Live Review

Paramore, The Garage, London

There’s not a doubt in anyone’s mind that Paramore are still, very much, a band.


Photo © Ian Collins
The most remarkable part of tonight infinitely lies in the venue size. Having last appeared on the vast stages of Reading and Leeds – and before that, The O2, twice – the stage that Paramore are about to grace in London’s Garage looks almost cramped. The crowd already inside are wedged as close to the barrier as they can get themselves and there’s not a person in the room who’s not (at least, secretly) bubbling with excitement at the thought of whats to come.

Their first live performance in the UK since finishing up their forthcoming self-titled album, tonight also stands as most people’s first up-close-and-personal glimpse at the band since shedding their previous selves.

By the time the promised stage time of 8.30pm rolls around, the excitement hangs thick in the air, with chants of ‘Paramore, Paramore!’ resounding well before the lights dim. Then, as the three-piece emerge, that ever-recognisable tiny, flame-haired singer appears and the chaos begins. Ripping straight into the brand new ‘Now’, Hayley Williams stomps and dances around the stage. By the time that the chorus kicks in, the crowd are singing above her vocals and it’s already quite clear that she’s not the only one in demand of a clearer future.

The full set itself sees the trio guide us through their back catalogue with true style. Visiting each of their albums in turn – more predominantly their break out second album ‘Riot!’ and 2010’s Number One record ‘brand new eyes’ – along with an array of more recent tracks. Showcasing a handful of numbers from the band’s more recent Singles Club project, we’re also treated to a beautifully simple acoustic rendition of ‘In The Mourning’, which bleeds nicely into the fragile love song that is ‘The Only Exception’.

Other than their quiet interlude, the rest of set is electrifying. The energy is high throughout, and the frontwomanship that Williams displays throughout is unmatched. Guiding her crowd through the singalongs, the clapping, the finger-clicking, she remains charming, albeit a little feisty, the whole set through. The rest of the band are almost remarkable, with the three-piece sounding tighter than ever; joined by an additional three musicians who you can barely make out from the back of the room.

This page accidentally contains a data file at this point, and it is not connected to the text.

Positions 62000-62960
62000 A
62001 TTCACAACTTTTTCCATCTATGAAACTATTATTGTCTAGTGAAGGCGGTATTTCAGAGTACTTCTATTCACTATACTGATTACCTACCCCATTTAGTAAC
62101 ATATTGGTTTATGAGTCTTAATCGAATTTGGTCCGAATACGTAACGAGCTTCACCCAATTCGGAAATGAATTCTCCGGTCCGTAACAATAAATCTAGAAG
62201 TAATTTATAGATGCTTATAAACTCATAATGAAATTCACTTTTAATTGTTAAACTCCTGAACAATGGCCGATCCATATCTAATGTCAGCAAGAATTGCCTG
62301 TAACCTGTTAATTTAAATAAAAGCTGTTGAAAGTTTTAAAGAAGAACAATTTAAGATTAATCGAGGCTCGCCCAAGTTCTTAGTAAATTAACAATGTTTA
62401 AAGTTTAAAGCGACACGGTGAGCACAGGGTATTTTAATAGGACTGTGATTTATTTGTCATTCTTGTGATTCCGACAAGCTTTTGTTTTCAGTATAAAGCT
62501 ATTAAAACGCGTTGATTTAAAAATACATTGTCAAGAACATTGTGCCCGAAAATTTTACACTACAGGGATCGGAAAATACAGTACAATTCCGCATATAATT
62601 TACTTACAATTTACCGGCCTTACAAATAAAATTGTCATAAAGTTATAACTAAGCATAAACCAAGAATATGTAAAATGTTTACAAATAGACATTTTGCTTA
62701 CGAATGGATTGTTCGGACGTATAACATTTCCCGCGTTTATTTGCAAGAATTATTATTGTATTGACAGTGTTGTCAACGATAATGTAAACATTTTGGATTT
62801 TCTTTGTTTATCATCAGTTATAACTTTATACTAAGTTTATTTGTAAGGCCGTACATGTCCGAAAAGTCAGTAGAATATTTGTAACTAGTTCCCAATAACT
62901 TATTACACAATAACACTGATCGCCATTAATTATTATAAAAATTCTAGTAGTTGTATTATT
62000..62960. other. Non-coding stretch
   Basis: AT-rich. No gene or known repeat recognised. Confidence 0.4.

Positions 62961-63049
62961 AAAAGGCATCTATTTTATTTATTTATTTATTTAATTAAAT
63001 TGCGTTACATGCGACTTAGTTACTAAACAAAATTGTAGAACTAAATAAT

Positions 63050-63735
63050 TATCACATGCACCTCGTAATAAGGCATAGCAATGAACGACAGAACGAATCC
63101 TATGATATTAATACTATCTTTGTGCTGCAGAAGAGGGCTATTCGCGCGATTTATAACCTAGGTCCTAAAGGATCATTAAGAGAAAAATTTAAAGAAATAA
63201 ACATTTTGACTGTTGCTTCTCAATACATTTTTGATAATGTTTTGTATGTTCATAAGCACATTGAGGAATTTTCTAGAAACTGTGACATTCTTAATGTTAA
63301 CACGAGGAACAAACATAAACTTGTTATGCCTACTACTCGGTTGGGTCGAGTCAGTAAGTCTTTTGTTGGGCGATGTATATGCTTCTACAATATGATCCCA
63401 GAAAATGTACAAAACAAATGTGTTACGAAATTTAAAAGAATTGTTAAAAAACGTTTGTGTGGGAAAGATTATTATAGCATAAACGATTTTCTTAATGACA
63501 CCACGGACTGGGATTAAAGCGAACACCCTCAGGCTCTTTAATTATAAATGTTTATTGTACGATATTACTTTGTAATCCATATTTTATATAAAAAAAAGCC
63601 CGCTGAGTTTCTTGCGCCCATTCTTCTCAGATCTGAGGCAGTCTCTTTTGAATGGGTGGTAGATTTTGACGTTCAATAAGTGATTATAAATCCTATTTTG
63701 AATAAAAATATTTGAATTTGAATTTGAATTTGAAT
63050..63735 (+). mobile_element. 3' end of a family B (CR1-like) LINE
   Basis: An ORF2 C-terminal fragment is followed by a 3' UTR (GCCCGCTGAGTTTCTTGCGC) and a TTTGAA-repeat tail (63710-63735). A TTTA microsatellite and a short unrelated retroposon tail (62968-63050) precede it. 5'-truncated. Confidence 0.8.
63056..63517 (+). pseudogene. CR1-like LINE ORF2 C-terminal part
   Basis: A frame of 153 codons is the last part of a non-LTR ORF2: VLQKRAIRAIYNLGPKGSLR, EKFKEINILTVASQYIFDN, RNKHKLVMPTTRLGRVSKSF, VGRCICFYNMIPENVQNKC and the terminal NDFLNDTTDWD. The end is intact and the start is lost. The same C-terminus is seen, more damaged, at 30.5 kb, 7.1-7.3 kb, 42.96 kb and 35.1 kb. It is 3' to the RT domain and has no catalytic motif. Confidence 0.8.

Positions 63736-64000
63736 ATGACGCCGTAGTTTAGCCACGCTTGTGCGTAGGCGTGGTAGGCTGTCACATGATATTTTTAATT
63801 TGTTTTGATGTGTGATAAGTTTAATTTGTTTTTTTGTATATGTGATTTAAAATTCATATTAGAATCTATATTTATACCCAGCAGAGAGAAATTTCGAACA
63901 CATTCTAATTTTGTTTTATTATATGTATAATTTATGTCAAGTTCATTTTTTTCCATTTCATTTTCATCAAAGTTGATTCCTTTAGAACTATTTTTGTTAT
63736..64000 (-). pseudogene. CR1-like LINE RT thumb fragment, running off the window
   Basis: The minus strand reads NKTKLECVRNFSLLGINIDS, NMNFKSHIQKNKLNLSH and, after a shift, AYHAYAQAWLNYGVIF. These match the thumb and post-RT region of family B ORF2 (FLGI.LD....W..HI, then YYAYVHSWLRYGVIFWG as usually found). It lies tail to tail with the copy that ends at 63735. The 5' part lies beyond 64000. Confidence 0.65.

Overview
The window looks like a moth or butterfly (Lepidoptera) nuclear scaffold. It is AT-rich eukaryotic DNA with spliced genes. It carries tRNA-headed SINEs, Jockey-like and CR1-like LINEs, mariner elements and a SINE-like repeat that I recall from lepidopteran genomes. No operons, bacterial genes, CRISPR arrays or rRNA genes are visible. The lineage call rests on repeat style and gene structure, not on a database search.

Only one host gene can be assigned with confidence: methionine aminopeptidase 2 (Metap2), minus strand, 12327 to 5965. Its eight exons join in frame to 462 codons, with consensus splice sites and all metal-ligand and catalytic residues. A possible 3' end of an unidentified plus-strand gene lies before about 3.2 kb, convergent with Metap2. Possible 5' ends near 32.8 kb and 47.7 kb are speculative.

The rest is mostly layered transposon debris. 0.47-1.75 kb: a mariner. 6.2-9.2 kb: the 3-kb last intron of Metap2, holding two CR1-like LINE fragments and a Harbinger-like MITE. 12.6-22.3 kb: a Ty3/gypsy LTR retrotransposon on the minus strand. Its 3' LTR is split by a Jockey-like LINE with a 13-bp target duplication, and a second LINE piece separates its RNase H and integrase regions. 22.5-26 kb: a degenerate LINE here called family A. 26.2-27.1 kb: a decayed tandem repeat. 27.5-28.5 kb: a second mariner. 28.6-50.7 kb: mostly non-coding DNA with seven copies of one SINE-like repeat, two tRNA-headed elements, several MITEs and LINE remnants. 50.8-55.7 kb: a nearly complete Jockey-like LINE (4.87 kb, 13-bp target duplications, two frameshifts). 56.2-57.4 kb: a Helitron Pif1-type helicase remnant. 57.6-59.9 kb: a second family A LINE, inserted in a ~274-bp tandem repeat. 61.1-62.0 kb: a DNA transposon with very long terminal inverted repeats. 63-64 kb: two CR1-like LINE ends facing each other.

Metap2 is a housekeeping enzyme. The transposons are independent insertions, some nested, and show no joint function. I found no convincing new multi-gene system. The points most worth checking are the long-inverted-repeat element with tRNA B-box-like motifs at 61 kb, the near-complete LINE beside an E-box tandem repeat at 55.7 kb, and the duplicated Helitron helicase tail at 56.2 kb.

Not even Williams’ speech about bad press is enough to slow the evening down – to a room half cheering in triumph, half rolling their eyes – and, having blasted through ‘Ignorance’, ‘Monster’ and ‘Brick By Boring Brick’, there’s not a doubt in anyone’s mind that Paramore are still, very much, a band.

The encore itself stands a little differently. Moving away from any more rehearsed material, Williams and guitarist Taylor Yorke return to the stage, acoustic guitar in hand once more, to play an impromptu rendition of their Radio 1 Live Lounge cover, ‘Matilda’. Whilst most of the room are, no doubt, a little less than suss to Alt-J, it’s a wonderfully intimate moment, truly worthy of this occasion.

Contrasting entirely, the final two songs of the set are the most boisterous of all: ‘Still Into You’ is a bouncy pop haven that is insatiably fun live and, when coupled with closer ‘Misery Business’, finally makes a lot more sense in the big picture. Running offstage to, self-admittedly, go and watch their stint on the Graham Norton show, Williams jokes that the band have finally made it, but, after this performance, we’re simply left to wonder what they could possibly ace next.

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